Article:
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The Erlangen program is a perspective on geometry through invariants of the automorphism group of a space. The original reference to this program is a paper by Felix
Klein which is usually presented as the exclusive historical document in this matter.
Even though Klein’s viewpoint was generally accepted by the mathematical community, its re-interpretation in the light of modern geometries, and especially of modern
theories of physics, is central today. There are no books on the modern developments
of this program. Our book is one modest step towards this goal.
The history of the Erlangen program is intricate. Klein wrote this program, but
Sophus Lie made a very substantial contribution, in promoting and popularizing the
ideas it contains. The work of Lie on group actions and his emphasis on their importance were certainly more decisive than Klein’s contribution. This is why Lie’s name
comes first in the title of the present volume. Another major figure in this story is
Poincaré, and his role in highlighting the importance of group actions is also critical.
Thus, groups and group actions are at the center of our discussion. But their
importance in mathematics had already been crucial before the Erlangen program
was formulated.
From its early beginning in questions related to solutions of algebraic equations,
group theory is merged with geometry and topology. In fact, group actions existed
and were important before mathematicians gave them a name, even though the formalization of the notion of a group and its systematic use in the language of geometry
took place in the 19th century. If we consider group theory and transformation groups
as an abstraction of the notion of symmetry, then we can say that the presence and
importance of this notion in the sciences and in the arts was realized in ancient times.
Today, the notion of group is omnipresent in mathematics and, in fact, if we want
to name one single concept which runs through the broad field of mathematics, it
is the notion of group. Among groups, Lie groups play a central role. Besides
their mathematical beauty, Lie groups have many applications both inside and outside mathematics. They are a combination of algebra, geometry and topology.
Besides groups, our subject includes geometry.
Unlike the word “group” which, in mathematics has a definite significance, the
word “geometry” is not frozen. It has several meanings, and all of them (even the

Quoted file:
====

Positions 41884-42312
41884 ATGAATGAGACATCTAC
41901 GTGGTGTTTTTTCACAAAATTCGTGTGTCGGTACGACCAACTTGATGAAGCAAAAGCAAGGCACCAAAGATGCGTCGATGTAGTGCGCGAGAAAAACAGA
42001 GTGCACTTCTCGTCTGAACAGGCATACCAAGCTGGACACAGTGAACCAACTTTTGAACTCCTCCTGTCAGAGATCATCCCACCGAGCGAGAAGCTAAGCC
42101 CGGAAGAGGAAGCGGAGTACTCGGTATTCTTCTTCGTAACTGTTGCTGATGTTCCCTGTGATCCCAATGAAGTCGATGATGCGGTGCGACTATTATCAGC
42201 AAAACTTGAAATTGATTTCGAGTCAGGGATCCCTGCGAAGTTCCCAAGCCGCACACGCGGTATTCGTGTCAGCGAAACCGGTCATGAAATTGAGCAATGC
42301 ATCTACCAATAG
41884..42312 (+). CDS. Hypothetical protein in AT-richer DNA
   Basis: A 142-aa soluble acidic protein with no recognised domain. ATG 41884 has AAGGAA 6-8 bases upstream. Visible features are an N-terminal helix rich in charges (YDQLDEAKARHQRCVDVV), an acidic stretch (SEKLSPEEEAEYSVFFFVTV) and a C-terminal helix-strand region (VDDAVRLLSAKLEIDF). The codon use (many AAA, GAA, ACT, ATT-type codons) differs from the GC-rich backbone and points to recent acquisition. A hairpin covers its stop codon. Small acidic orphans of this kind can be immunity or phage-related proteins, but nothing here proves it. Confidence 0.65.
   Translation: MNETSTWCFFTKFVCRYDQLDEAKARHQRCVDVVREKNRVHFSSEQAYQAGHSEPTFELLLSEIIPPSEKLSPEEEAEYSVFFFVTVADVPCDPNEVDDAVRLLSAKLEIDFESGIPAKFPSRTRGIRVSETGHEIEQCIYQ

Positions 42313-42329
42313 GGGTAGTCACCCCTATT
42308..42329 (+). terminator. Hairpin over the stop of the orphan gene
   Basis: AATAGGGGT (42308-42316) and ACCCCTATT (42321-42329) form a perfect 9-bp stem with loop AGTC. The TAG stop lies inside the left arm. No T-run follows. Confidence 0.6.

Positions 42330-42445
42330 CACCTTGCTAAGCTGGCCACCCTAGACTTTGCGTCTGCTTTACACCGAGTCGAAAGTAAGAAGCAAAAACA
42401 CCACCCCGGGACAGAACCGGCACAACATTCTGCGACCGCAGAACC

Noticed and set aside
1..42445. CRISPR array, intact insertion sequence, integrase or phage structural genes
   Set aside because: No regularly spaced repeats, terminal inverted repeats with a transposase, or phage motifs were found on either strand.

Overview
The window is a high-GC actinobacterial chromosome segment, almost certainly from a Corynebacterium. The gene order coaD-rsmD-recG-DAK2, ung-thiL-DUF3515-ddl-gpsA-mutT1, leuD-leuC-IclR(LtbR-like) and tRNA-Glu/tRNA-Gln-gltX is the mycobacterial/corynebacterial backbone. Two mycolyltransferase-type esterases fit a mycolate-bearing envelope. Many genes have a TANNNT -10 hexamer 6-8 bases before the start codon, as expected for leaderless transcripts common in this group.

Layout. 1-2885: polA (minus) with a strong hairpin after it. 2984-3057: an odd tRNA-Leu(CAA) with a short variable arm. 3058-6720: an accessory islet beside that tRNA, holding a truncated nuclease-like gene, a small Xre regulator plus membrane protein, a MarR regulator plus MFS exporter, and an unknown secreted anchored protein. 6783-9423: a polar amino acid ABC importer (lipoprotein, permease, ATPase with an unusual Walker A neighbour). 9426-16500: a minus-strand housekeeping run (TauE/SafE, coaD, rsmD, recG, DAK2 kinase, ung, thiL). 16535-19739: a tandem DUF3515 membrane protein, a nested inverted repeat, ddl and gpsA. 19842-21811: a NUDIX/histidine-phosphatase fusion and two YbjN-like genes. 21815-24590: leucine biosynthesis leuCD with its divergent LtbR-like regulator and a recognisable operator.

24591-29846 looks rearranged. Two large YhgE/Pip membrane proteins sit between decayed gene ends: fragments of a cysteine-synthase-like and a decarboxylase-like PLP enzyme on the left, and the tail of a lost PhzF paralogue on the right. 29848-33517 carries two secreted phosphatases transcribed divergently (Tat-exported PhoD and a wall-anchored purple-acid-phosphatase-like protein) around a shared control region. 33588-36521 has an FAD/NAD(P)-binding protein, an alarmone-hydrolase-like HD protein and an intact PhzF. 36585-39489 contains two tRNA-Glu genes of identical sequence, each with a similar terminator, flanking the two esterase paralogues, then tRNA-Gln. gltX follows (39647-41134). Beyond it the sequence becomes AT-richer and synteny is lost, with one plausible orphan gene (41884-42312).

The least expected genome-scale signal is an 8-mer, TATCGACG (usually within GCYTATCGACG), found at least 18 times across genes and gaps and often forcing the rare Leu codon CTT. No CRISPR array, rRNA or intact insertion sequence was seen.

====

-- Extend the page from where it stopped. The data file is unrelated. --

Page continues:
most recent ones) can be encompassed by the modern interpretation of Klein’s idea.
In the first version of Klein’s Erlangen program, the main geometries that are emphasized are projective geometry and the three constant curvature geometries (Euclidean, hyperbolic and spherical), which are considered there, like affine geometry,
as part of projective geometry. This is due to the fact that the transformation groups
of all these geometries can be viewed as restrictions to subgroups of the transformation group of projective geometry. After these first examples of group actions in
geometry, the stress shifted to Lie transformation groups, and it gradually included
many new notions, like Riemannian manifolds, and more generally spaces equipped
with affine connections. There is a wealth of geometries which can be described by
transformation groups in the spirit of the Erlangen program. Several of these geometries were studied by Klein and Lie; among them we can mention Minkowski
geometry, complex geometry, contact geometry and symplectic geometry. In modern
geometry, besides the transformations of classical geometry which take the form of
motions, isometries, etc., new notions of transformations and maps between spaces
arose. Today, there is a wealth of new geometries that can be described by transformation groups in the spirit of the Erlangen program, including modern algebraic
geometry where, according to Grothendieck’s approach, the notion of morphism is
more important than the notion of space.1 As a concrete example of this fact, one can
compare the Grothendieck–Riemann–Roch theorem with the Hirzebruch–Riemann–
Roch. The former, which concerns morphisms, is much stronger than the latter, which
concerns spaces.
Besides Lie and Klein, several other mathematicians must be mentioned in this
venture. Lie created Lie theory, but others’ contributions are also immense. About
two decades before Klein wrote his Erlangen program, Riemann had introduced new
geometries, namely, in his inaugural lecture, Über die Hypothesen, welche der Geometrie zu Grunde liegen (On the hypotheses which lie at the bases of geometry)
(1854). These geometries, in which groups intervene at the level of infinitesimal
transformations, are encompassed by the program. Poincaré, all across his work,
highlighted the importance of groups. In his article on the Future of mathematics2, he
wrote: “Among the words that exerted the most beneficial influence, I will point out
the words group and invariant. They made us foresee the very essence of mathematical reasoning. They showed us that in numerous cases the ancient mathematicians
considered groups without knowing it, and how, after thinking that they were far away
from each other, they suddenly ended up close together without understanding why.”
Poincaré stressed several times the importance of the ideas of Lie in the theory of
group transformations. In his analysis of his own works,3 Poincaré declares: “Like
Lie, I believe that the notion, more or less unconscious, of a continuous group is the
unique logical basis of our geometry.” Killing, É. Cartan, Weyl, Chevalley and many
others refined the structures of Lie theory and they developed its global aspects and
applications to homogeneous spaces. The generalization of the Erlangen program
to these new spaces uses the notions of connections and gauge groups, which were
1 See
A. Grothendieck, Proceedings of the International Congress of Mathematicians, 14–21 August 1958,
Edinburgh, ed. J.A. Todd, Cambridge University Press, p. 103–118. In that talk, Grothendieck sketched his
theory of cohomology of schemes.
2 H. Poincaré, L’Avenir des mathématiques, Revue générale des sciences pures et appliquées 19 (1908)